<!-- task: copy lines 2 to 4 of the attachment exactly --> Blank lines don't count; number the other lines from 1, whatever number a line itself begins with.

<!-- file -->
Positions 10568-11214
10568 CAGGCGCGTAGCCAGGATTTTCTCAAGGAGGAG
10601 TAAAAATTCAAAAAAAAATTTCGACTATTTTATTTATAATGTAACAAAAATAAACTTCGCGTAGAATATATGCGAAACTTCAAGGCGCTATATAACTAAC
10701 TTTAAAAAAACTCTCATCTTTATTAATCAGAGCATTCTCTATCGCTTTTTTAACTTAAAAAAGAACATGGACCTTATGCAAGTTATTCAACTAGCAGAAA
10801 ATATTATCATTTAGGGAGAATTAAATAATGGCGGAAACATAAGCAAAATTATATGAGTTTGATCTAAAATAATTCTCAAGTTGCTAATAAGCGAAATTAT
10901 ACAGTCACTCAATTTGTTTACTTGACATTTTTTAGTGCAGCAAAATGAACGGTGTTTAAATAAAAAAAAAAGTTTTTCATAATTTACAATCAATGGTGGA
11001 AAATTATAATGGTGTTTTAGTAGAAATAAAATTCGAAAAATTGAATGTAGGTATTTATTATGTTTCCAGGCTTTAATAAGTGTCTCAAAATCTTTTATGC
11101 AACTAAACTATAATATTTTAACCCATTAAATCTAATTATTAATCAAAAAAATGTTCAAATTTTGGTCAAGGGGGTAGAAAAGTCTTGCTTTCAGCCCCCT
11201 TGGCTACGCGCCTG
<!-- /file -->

10568 CAGGCGCGTAGCCAGGATTTTCTCAAGGAGGAG
10601 TAAAAATTCAAAAAAAAATTTCGACTATTTTATTTATAATGTAACAAAAATAAACTTCGCGTAGAATATATGCGAAACTTCAAGGCGCTATATAACTAAC
10701 TTTAAAAAAACTCTCATCTTTATTAATCAGAGCATTCTCTATCGCTTTTTTAACTTAAAAAAGAACATGGACCTTATGCAAGTTATTCAACTAGCAGAAA